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I need to reference a struct that's not yet defined because the struct actually conatins the typedef'd function prototype.

For example,

typedef int (MyCallbackFunction)(X * x, void * ctx);

typedef struct CallbackData {
  MyCallbackFunction * callback;
  void * ctx;
} CallbackData;

typedef struct X {
  char a;
  int b;
  int c;
  double d;

  CallbackData e;
} X;

What's the valid way to actually write this code/header ?

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3 Answers 3

up vote 2 down vote accepted

Just forward declare the relevant types - and you can make the function pointer part of the typedef:

struct X_;

typedef int (*MyCallbackFunction)(struct X_ * x, void * ctx);

typedef struct CallbackData_ {
  MyCallbackFunction callback;
  void * ctx;
} CallbackData;

typedef struct X_ {
  char a;
  int b;
  int c;
  double d;

  CallbackData e;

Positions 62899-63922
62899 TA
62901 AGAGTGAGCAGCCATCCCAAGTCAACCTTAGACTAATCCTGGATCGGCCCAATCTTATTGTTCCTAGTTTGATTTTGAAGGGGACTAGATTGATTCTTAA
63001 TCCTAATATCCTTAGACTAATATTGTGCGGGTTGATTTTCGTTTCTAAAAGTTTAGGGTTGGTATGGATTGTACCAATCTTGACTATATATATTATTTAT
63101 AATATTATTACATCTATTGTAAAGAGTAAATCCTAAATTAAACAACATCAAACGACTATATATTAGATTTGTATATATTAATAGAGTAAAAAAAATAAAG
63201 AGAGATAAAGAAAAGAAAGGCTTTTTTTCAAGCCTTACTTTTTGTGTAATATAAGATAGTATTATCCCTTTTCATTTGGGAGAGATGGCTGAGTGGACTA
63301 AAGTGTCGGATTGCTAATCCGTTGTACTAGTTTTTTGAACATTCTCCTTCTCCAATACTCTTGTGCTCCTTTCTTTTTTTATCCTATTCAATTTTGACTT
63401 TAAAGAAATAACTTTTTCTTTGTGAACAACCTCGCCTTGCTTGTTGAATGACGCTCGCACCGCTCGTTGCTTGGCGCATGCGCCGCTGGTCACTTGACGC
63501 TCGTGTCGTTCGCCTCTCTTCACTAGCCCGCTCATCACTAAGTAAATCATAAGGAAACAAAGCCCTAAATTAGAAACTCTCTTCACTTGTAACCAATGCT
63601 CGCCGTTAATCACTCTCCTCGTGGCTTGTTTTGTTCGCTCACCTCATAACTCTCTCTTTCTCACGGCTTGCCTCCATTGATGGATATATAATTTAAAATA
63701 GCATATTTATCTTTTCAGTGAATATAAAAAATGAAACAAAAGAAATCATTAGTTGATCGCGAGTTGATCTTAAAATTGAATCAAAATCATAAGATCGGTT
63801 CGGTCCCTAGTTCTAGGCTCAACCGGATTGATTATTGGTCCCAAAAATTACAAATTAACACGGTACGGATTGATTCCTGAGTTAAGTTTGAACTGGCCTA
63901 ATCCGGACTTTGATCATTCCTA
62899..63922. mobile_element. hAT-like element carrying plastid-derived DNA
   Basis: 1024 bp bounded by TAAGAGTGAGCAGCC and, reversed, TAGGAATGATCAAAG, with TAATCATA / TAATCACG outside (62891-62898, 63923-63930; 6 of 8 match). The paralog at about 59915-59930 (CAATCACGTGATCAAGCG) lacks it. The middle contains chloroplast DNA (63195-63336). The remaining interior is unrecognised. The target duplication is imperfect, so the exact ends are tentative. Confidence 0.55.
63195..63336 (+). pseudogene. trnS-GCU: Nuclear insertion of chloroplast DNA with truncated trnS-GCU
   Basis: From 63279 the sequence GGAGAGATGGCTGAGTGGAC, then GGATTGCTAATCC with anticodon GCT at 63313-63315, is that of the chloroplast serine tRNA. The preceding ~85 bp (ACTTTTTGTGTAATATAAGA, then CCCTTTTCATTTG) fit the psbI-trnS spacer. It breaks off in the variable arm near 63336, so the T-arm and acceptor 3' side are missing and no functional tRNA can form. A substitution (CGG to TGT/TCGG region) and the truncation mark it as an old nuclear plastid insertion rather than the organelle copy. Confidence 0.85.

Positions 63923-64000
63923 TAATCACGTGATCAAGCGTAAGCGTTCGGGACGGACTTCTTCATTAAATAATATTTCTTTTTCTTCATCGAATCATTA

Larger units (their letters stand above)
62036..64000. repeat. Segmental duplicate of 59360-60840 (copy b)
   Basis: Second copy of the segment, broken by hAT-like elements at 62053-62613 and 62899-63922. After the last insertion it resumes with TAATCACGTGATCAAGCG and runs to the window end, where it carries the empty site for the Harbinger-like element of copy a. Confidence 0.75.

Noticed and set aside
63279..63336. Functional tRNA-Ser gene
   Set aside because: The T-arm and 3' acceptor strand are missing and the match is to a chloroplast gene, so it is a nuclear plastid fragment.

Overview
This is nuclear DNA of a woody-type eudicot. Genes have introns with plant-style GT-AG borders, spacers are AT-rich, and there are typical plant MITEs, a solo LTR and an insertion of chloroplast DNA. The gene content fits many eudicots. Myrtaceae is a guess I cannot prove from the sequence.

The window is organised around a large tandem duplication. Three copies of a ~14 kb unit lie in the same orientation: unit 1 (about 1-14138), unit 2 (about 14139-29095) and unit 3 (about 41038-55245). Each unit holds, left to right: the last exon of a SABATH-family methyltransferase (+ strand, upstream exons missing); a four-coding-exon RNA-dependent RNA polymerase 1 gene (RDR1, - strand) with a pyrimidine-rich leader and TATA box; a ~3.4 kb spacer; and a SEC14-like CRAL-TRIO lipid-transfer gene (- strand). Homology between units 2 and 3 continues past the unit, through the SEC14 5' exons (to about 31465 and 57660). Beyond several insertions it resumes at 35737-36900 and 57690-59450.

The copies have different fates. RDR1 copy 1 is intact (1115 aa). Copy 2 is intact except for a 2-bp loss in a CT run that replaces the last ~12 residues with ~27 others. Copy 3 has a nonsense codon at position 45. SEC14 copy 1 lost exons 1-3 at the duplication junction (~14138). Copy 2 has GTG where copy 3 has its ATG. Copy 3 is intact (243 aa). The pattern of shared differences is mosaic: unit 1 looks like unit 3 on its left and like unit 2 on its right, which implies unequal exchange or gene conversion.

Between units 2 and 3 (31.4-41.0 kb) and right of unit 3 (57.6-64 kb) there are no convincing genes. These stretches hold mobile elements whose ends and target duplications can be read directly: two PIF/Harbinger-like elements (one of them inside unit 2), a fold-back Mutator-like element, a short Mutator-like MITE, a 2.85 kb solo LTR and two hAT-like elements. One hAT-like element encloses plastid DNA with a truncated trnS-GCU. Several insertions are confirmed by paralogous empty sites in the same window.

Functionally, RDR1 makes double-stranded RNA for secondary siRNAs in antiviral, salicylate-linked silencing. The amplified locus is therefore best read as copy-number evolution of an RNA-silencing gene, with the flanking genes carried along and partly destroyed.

} X;
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Will this work if I pass in a callback function that uses for example: int callback(X * x, void * ctx), or will the compiler complain that X is different from struct X? –  Adam M-W Jul 30 '11 at 22:24
    
Sorry, I fixed it -- I generally prefer to give the struct and its typedef different names so you can unambiguously refer to both as needed. See the edit. –  Kerrek SB Jul 30 '11 at 22:27

Just forward declare your typedefs

typedef struct X X;
typedef struct CallbackData CallbackData;

and then declare the structs later.

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Yes, you can forward declare the struct and use it in the declaration of MyCallbackFunction where you don't need it to be a complete type.

struct X;
typedef int (MyCallbackFunction)(struct X * x, void * ctx);
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